ALERT: Send us your family-vacation-in-a-Jeep experience, especially if it’s vintage or parked in front of a monument or noteworthy thingy (that rock that looks like Uncle Harold). We also want to see the usual fare: Rather than the same built-up rides that we put in Jeep Shots, Sideways is all about your military Jeep experience, your sunk/stuck/rolled Jeep experience, family experience with a Jeep, or other personal history in which a Jeep played a part. We want to see and hear, so send us a high-resolution pic and don’t forget the most important parts of all: tell us who is in the photo (first and last name), where it was taken, what year/type of Jeep, and the fun backstory info. And tell us who you are and where you’re from if you’re not the one in the photo. Make sure the photo is high resolution (1,600 by 2,000 pixels or around 2 megapixels) and a JPG (maximum quality), BMP, or TIFF file. No PDFs. Email the photo and story to firstname.lastname@example.org with the subject line, “Sideways.”
Find the Jeep
Scott Jensen of Somerset, California, snapped this pic of his ’99 Jeep TJ, being photo-bombed by the roadside attraction called the International Car Forest of the Last Church in Goldfield, Nevada. There are more than 40 vehicles on artsy display, even without Scott’s in the head count.
This is Lt. (JG) George T. Kern USN (seated) and his Army liaison PFC Woody Martin at Okinawa in June 1945, shot by Mason Pawlak, Yank magazine, “the only correspondent seen forward since Ernie Pyle,” said Jeffrey Kern of Vallejo, California. “Dad directed shore fire onto enemy positions from ships offshore, including the sunk at Pearl Harbor, and repaired the battleship U.S.S. West Virginia. Bombardment was by 5- and 16-inch guns from the ‘ship of the day.’ Lt. Kern went ashore with the second wave on April 1, 1945. He was in the 593rd Joint Assault Signal Co., attached to the Army’s 96th Infantry Division, ‘Deadeyes.’” Jeffrey told us his dad joined the Navy the day after Pearl Harbor, “but the Navy, knowing they would need officers, did not call him up until after he graduated in 1943. Sadly, Dad left us in 2007.”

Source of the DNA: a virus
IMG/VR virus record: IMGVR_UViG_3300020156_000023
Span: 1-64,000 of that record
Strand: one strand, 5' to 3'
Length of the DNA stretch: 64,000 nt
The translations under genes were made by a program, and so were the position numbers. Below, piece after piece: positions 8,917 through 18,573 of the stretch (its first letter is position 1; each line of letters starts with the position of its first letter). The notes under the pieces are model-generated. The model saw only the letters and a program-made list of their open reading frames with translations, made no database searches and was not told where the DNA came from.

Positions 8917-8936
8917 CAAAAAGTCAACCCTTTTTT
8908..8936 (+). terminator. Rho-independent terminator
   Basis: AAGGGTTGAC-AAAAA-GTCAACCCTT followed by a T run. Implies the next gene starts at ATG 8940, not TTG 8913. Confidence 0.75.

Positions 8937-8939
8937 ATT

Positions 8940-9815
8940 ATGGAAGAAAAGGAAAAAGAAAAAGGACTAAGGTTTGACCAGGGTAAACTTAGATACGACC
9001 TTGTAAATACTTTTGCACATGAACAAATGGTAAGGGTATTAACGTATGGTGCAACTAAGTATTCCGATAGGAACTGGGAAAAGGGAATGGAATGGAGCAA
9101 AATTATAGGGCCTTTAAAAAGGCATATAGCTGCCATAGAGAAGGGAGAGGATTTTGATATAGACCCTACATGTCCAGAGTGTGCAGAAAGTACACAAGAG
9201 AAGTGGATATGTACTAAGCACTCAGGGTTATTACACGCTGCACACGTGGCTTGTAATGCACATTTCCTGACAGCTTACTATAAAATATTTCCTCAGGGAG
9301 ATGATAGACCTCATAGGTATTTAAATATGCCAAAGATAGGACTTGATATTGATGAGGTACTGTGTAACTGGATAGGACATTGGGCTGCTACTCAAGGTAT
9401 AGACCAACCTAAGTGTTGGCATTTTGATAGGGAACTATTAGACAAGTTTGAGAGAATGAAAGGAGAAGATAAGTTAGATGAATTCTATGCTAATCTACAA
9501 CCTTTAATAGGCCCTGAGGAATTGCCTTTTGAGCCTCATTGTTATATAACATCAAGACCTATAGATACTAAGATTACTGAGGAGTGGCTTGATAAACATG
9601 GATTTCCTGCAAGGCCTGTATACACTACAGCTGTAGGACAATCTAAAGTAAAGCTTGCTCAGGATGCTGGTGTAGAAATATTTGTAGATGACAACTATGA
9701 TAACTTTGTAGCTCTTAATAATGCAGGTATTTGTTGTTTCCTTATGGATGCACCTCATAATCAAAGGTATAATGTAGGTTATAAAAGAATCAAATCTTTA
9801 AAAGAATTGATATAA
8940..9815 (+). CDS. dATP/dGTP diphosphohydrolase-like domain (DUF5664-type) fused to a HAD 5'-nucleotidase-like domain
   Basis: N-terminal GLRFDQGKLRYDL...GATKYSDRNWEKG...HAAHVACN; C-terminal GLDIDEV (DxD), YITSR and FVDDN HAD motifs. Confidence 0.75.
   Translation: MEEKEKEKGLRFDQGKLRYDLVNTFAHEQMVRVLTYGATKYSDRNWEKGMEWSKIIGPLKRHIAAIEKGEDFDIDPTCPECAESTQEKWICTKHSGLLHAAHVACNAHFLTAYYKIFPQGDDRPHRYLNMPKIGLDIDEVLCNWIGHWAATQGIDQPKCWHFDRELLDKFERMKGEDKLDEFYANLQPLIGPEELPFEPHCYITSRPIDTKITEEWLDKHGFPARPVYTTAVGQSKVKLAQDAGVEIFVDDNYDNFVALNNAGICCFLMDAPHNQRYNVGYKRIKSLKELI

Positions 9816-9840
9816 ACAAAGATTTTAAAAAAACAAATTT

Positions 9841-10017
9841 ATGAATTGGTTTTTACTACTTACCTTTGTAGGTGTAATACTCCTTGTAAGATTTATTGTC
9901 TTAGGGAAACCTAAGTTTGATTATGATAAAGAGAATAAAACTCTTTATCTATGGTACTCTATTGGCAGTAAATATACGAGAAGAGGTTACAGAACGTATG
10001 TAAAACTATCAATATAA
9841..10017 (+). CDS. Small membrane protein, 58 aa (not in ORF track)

Said Gary Schultzman of this photo from the mid-’40s, “It is a shot of my Aunt Helen and Uncle Joe sitting in a Jeep that my uncle not only used for transportation but also to advertise the auto repair shop that he ran with his brother on Long Island in New York.” Meanwhile, “The color shot is of me, taken in February 1967, while I was serving in South Korea. I was in a recon company and in the field with Misty, one of our recon Jeeps. Sitting on top of Misty was a 106mm recoilless rifle and on top of it was a .50 cal. spotting rifle.” Also: “In the photo’s background, you can see a low mountain range, which was the beginning of the 38th parallel demilitarized zone, the border between North and South Korea.” Gary’s official position was as gunner, “but I drove Misty often and remember her being very top-heavy.” Lastly: “What’s with the horizontal radiator grille? I never noticed that before.”
He’s Seen Mud and He’s Seen Snow
Wes Plett’s ride is this ’00 Jeep TJ Sahara, with an AEM Brute Force intake, 31-inch Goodyear MTRs on stock wheels, and Warn 9.5xp winch. It has been known to sometimes spend time in mud and snow (getting stuck), but we draw your attention to the snow, which to find freedom here, Wes “ended up pulling the winch cable under Jeep and looping it around the dirt pile behind the Jeep. Not brilliant, but it worked.”